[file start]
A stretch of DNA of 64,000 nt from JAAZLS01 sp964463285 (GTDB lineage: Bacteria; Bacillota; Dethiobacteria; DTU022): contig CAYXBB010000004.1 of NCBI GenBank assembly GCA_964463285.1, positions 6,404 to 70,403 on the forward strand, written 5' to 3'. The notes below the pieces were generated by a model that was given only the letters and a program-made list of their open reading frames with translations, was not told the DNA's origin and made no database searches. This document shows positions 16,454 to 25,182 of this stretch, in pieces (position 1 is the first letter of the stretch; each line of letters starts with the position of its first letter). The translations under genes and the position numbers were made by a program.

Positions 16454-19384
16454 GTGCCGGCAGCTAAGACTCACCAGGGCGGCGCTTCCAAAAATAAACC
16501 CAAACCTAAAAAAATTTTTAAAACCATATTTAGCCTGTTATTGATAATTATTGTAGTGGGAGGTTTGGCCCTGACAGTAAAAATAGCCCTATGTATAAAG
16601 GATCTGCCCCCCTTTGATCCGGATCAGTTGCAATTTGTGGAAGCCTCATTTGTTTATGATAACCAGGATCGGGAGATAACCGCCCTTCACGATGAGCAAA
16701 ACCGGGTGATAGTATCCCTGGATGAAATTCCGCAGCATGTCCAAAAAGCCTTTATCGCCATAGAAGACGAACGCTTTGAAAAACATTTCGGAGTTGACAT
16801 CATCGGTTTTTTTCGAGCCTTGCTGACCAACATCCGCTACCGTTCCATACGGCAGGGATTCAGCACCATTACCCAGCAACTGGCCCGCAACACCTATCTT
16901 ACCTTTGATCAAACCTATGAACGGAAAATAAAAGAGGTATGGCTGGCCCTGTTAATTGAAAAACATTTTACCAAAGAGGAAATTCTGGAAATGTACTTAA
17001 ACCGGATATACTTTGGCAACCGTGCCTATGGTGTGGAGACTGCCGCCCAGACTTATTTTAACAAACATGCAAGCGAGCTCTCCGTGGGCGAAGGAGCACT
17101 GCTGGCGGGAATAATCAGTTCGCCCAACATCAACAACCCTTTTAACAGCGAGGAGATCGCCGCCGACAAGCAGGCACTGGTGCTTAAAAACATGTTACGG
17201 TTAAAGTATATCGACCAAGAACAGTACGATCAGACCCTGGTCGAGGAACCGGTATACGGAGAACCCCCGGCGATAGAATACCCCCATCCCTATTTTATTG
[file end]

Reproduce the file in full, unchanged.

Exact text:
A stretch of DNA of 64,000 nt from JAAZLS01 sp964463285 (GTDB lineage: Bacteria; Bacillota; Dethiobacteria; DTU022): contig CAYXBB010000004.1 of NCBI GenBank assembly GCA_964463285.1, positions 6,404 to 70,403 on the forward strand, written 5' to 3'. The notes below the pieces were generated by a model that was given only the letters and a program-made list of their open reading frames with translations, was not told the DNA's origin and made no database searches. This document shows positions 16,454 to 25,182 of this stretch, in pieces (position 1 is the first letter of the stretch; each line of letters starts with the position of its first letter). The translations under genes and the position numbers were made by a program.

Positions 16454-19384
16454 GTGCCGGCAGCTAAGACTCACCAGGGCGGCGCTTCCAAAAATAAACC
16501 CAAACCTAAAAAAATTTTTAAAACCATATTTAGCCTGTTATTGATAATTATTGTAGTGGGAGGTTTGGCCCTGACAGTAAAAATAGCCCTATGTATAAAG
16601 GATCTGCCCCCCTTTGATCCGGATCAGTTGCAATTTGTGGAAGCCTCATTTGTTTATGATAACCAGGATCGGGAGATAACCGCCCTTCACGATGAGCAAA
16701 ACCGGGTGATAGTATCCCTGGATGAAATTCCGCAGCATGTCCAAAAAGCCTTTATCGCCATAGAAGACGAACGCTTTGAAAAACATTTCGGAGTTGACAT
16801 CATCGGTTTTTTTCGAGCCTTGCTGACCAACATCCGCTACCGTTCCATACGGCAGGGATTCAGCACCATTACCCAGCAACTGGCCCGCAACACCTATCTT
16901 ACCTTTGATCAAACCTATGAACGGAAAATAAAAGAGGTATGGCTGGCCCTGTTAATTGAAAAACATTTTACCAAAGAGGAAATTCTGGAAATGTACTTAA
17001 ACCGGATATACTTTGGCAACCGTGCCTATGGTGTGGAGACTGCCGCCCAGACTTATTTTAACAAACATGCAAGCGAGCTCTCCGTGGGCGAAGGAGCACT
17101 GCTGGCGGGAATAATCAGTTCGCCCAACATCAACAACCCTTTTAACAGCGAGGAGATCGCCGCCGACAAGCAGGCACTGGTGCTTAAAAACATGTTACGG
17201 TTAAAGTATATCGACCAAGAACAGTACGATCAGACCCTGGTCGAGGAACCGGTATACGGAGAACCCCCGGCGATAGAATACCCCCATCCCTATTTTATTG